Education & Family

How a College of Teaching could work

Image caption Supporters of a College of Teaching say it would give the profession a clear vision

Supporters of a College of Teaching in England have published details of how such a body would work.

The college, which would aim to protect standards and raise the status of teaching, has the backing of ministers and leading professionals.

The paper, Claim your College, by enthusiasts from within teaching, says it could be fully open by 2018.

Teacher and supporter Eugene Dapper said the college would allow teachers "to take control of their own destiny".

"The absence of a professional body for teaching has resulted in teachers' professional practice being determined more by the political cycle than by research and evidence," said Mr Dapper, a head of year at a London secondary school.

"We have a once-in-a-lifetime opportunity to shape the direction in which the profession is heading and to establish a clear vision that will help attract and develop top teachers."

He called on other teachers to become involved with the campaign and help shape the proposed new body.

The proposals already have the backing of teachers' unions, subject associations and universities as well as many individual teachers and schools, say the authors.

Written in response to a consultation launched by ministers in December, the document outlines a vision, implementation plan and detailed start-up proposals for funding and founding the new college.

Image caption Without a professional body, teaching practice has been determined more by the political cycle than by research and evidence, supporters say

In December Education Secretary Nicky Morgan and Schools Minister David Laws promised funding for the college, which would give teaching similar status to professions such as medicine and law.

The Claim your College authors want the body to "be developed for teachers by teachers".

It would be autonomous, voluntary, independent of government but "working alongside and complementing it," they say.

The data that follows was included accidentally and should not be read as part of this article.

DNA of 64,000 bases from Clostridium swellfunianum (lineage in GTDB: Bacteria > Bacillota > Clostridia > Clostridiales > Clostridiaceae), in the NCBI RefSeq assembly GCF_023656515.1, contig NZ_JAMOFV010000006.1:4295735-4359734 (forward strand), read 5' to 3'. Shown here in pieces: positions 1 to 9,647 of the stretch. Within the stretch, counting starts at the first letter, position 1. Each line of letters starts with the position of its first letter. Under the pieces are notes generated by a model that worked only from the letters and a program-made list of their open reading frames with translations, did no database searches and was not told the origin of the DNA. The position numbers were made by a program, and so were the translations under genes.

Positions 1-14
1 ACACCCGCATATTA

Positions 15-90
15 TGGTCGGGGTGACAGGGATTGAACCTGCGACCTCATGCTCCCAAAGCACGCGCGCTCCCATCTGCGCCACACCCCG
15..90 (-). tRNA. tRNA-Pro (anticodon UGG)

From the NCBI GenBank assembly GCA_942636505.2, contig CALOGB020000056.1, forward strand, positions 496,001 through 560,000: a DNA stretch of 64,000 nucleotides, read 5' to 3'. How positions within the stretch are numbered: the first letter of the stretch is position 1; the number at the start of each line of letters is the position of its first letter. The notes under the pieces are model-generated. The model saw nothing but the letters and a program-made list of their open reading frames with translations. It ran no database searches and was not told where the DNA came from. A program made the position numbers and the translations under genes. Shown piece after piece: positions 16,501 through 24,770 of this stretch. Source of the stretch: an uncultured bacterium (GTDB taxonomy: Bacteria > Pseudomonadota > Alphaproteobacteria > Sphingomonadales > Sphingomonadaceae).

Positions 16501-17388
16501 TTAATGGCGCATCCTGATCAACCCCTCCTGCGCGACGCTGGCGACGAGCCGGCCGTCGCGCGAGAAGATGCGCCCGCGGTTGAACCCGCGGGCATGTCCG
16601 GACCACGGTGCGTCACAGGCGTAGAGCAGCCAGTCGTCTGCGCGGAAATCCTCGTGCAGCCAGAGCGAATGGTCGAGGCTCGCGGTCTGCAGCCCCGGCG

"It will also be independent of unions and will not seek to represent teachers on matters such as pay and conditions."

Ultimately the authors say the government's role in publishing teaching standards would "become redundant", having been taken on by the college.

They say the college would:

  • accredit members against "respected sector-led standards"
  • give teachers a career pathway and access to "high-quality professional development"
  • draw on academic research to build a "quality assured and diverse professional knowledge base"
  • develop a code of practice for teachers

It would not regulate, be compulsory, have a disciplinary role or be profit making - any surpluses would go towards improving in-service training for teachers.

The authors suggest annual membership will cost an individual teacher £70 a year.

They estimate the college will need some £12m of seed funding in the first five years before enough teachers have joined to make it self-sustaining.

They are seeking a mix of donations and public funding to subsidise it until then.

'Independence vital'

Claim Your College was instigated by the existing College of Teachers, the Prince's Teaching Institute, the Teacher Development Trust and the SSAT school improvement trust.

Teacher Development Trust chief executive David Weston said teachers needed to be at the heart of the new body.

"It will only be effective if it is relevant, high status and provides true professional progression for teachers," he said.

Angela McFarlane, chief executive of the College of Teachers, emphasised the need for independence.

"Any offer of support will only be accepted on the understanding that it cannot compromise the independence of the college," she said.

The General Teaching Council for England, which was a professional, regulatory body for teaching, was opened in 2000, but scrapped by the coalition government in 2010.

There are also General Teaching Councils in Scotland, Wales and Northern Ireland.

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